Key Idea: Pastoral care has similarities to medical care: the goal is health, not merely addressing hurts, aches, sins and emergencies. These other things, however, are the most visible signs of failing health or poor spiritual practices or waning discipleship. They need attention, but always within the context of the goal of cultivating deeper Christian identity and nurturing spiritual fruit.
SESSION 3 – Means of Pastoral Care: Reactive and Proactive Ministry
Key Idea: While much of pastoral care happens at specific times, triggered by unique and unforeseen events, there is also a great deal of pastoral care that can be planned and prepared for simply by recognizing the natural movements and flow of life, with critical junctures and important turning points.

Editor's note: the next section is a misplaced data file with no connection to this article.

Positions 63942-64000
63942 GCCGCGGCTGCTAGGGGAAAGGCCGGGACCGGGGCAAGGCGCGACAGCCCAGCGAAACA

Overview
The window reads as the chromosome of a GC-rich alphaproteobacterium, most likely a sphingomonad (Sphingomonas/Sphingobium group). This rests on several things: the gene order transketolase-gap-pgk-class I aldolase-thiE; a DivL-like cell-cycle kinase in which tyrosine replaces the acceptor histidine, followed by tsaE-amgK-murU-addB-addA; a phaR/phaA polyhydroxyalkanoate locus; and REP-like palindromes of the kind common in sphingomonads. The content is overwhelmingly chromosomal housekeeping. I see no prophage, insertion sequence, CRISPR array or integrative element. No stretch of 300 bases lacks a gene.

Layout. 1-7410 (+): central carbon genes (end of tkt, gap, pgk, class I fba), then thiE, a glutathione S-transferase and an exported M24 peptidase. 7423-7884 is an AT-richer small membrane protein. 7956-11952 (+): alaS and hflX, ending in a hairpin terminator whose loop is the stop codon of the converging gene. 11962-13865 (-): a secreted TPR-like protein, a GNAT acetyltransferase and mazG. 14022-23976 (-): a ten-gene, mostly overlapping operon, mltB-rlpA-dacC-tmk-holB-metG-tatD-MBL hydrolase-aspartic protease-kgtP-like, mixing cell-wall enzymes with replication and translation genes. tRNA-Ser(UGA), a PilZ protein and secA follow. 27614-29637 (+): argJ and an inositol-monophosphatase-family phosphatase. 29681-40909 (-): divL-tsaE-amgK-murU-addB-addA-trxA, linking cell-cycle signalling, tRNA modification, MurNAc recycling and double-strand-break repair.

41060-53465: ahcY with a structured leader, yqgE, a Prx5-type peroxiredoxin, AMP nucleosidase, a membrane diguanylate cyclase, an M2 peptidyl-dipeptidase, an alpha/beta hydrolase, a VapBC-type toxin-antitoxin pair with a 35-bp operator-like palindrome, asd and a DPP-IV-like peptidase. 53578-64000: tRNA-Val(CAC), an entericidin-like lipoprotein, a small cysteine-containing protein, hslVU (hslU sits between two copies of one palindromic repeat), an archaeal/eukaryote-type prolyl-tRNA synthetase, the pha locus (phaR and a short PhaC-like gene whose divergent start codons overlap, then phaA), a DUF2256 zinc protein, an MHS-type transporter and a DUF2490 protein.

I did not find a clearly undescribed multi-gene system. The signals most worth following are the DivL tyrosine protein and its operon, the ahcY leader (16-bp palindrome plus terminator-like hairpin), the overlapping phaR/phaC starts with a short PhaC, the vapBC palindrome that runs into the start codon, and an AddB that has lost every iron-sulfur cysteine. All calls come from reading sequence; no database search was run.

SESSION 4 – Methods of Pastoral Care: Pastoral Care Systems Thinking
Key Idea: As Head of the Church, Jesus provides our key understanding about how he wishes his Body to function, and set a leadership oversight process system in motion among his disciples. The Apostle Paul brilliantly built upon Jesus’ initial Body Life connections to express a theology of pastoral care and leadership management in the church. The Protestant Reformers re-assessed how the church had taken these early forms of leadership into unhealthy directions, and reasserted New Testament emphases.
SESSION 5 – Management of Pastoral Care: Structures and Safeguards
Key Idea: Pastoral care happens in moments and snippets throughout congregational life and history, but it is built upon good structures that keep it relevant and ready, and it is supported by discipline practices that safeguard leadership integrity.